NBC News reported on Wednesday that more than 900 Mayo Clinic personnel in Minnesota and Wisconsin had been diagnosed with COVID-19 in the past two weeks – nearly a third of the cases among the medical center’s Midwestern staff since March.

The Midwest has become the new US epicenter of contagion, reporting almost a half-million cases during the week ending on Monday.

Ohio’s Cuyahoga County, which encompasses Cleveland, ordered residents on Wednesday to stay at home “to the greatest extent possible” through Dec. 17 in response to “an unprecedented recent surge of severely ill patients requiring hospitalization.”

Government officials in at least 21 states, representing both sides of the US political divide, have issued sweeping new public health mandates this month. Those range from stricter limits on social gatherings and non-essential businesses to new requirements for wearing masks in public places.

White House spokeswoman Kayleigh McEnany on Wednesday called the wave of new restrictions an overreach by state and local officials.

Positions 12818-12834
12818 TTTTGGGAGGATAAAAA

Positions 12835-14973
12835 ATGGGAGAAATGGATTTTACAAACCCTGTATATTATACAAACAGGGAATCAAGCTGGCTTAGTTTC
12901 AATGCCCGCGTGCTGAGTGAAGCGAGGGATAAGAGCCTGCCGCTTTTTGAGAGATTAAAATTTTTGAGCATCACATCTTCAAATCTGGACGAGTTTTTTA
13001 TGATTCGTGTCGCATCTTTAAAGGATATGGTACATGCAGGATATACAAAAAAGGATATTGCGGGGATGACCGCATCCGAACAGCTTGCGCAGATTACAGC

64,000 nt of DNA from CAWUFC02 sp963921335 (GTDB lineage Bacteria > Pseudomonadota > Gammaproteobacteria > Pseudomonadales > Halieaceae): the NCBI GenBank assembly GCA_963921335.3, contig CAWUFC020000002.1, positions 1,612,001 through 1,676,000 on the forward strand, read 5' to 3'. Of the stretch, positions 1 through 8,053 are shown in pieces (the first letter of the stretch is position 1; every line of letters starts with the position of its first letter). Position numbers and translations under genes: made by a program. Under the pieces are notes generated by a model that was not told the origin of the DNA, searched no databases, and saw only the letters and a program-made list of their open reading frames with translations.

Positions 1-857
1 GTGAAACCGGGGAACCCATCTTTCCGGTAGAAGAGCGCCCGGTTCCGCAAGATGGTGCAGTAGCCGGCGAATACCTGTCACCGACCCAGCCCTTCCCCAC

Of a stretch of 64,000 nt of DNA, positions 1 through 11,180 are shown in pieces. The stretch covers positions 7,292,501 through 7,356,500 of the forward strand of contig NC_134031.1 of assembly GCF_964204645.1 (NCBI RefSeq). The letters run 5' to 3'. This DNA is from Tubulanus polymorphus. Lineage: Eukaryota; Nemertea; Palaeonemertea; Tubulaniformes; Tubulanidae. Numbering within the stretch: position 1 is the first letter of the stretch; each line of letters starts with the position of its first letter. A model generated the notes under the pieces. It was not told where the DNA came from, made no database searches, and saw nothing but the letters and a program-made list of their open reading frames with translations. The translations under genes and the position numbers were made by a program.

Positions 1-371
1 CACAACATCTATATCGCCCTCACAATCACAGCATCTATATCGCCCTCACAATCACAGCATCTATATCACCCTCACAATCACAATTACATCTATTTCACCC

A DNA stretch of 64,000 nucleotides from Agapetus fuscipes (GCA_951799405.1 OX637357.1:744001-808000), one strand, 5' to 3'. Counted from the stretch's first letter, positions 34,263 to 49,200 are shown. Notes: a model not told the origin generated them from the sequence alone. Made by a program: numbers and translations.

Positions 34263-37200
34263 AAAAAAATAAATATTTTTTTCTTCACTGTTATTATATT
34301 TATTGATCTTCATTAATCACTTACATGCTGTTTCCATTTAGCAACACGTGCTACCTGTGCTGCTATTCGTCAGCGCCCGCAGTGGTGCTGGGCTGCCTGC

“The American people know how to protect their health,” she told Fox News in an interview. “We don’t lose our freedom in this country. We make responsible health decisions as individuals.”

Public health experts were less sanguine.

“I’m the most concerned I’ve been since this pandemic started,” Dr. Tom Inglesby, director of the Johns Hopkins Center for Health Security, told CNN on Wednesday.

Forty-one US states have reported daily record increases in COVID-19 cases in November, 20 have registered all-time highs in coronavirus-related deaths from day to day and 26 have reported peaks in hospitalizations, according to the Reuters tally.

In Washington, pressure for a fresh COVID-19 economic relief bill mounted in Congress. Senate Democrats also unveiled legislation to ramp up the national supply of personal protective equipment for healthcare and other frontline workers.